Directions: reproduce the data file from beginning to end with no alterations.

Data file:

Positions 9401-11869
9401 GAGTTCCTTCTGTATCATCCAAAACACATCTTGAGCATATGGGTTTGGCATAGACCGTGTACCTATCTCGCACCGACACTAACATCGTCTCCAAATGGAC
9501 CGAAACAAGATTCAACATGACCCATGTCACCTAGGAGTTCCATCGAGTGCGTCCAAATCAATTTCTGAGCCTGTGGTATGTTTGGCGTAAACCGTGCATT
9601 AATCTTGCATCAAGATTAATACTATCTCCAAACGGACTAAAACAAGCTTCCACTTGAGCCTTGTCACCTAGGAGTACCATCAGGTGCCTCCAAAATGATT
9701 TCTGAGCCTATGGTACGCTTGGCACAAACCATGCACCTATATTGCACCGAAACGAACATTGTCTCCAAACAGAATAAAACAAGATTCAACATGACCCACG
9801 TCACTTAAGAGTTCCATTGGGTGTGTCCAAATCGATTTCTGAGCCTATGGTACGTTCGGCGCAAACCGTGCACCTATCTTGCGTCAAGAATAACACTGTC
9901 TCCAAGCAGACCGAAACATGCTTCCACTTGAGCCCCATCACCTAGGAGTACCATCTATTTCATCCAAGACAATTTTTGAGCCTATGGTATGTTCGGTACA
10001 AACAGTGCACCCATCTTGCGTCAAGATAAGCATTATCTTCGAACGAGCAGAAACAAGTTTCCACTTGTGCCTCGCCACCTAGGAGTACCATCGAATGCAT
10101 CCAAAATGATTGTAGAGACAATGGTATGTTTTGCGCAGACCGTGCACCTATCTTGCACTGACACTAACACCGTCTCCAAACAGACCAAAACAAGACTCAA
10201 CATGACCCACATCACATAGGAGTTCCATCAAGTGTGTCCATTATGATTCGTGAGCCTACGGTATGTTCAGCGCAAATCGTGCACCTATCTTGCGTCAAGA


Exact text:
Positions 9401-11869
9401 GAGTTCCTTCTGTATCATCCAAAACACATCTTGAGCATATGGGTTTGGCATAGACCGTGTACCTATCTCGCACCGACACTAACATCGTCTCCAAATGGAC
9501 CGAAACAAGATTCAACATGACCCATGTCACCTAGGAGTTCCATCGAGTGCGTCCAAATCAATTTCTGAGCCTGTGGTATGTTTGGCGTAAACCGTGCATT
9601 AATCTTGCATCAAGATTAATACTATCTCCAAACGGACTAAAACAAGCTTCCACTTGAGCCTTGTCACCTAGGAGTACCATCAGGTGCCTCCAAAATGATT
9701 TCTGAGCCTATGGTACGCTTGGCACAAACCATGCACCTATATTGCACCGAAACGAACATTGTCTCCAAACAGAATAAAACAAGATTCAACATGACCCACG
9801 TCACTTAAGAGTTCCATTGGGTGTGTCCAAATCGATTTCTGAGCCTATGGTACGTTCGGCGCAAACCGTGCACCTATCTTGCGTCAAGAATAACACTGTC
9901 TCCAAGCAGACCGAAACATGCTTCCACTTGAGCCCCATCACCTAGGAGTACCATCTATTTCATCCAAGACAATTTTTGAGCCTATGGTATGTTCGGTACA
10001 AACAGTGCACCCATCTTGCGTCAAGATAAGCATTATCTTCGAACGAGCAGAAACAAGTTTCCACTTGTGCCTCGCCACCTAGGAGTACCATCGAATGCAT
10101 CCAAAATGATTGTAGAGACAATGGTATGTTTTGCGCAGACCGTGCACCTATCTTGCACTGACACTAACACCGTCTCCAAACAGACCAAAACAAGACTCAA
10201 CATGACCCACATCACATAGGAGTTCCATCAAGTGTGTCCATTATGATTCGTGAGCCTACGGTATGTTCAGCGCAAATCGTGCACCTATCTTGCGTCAAGA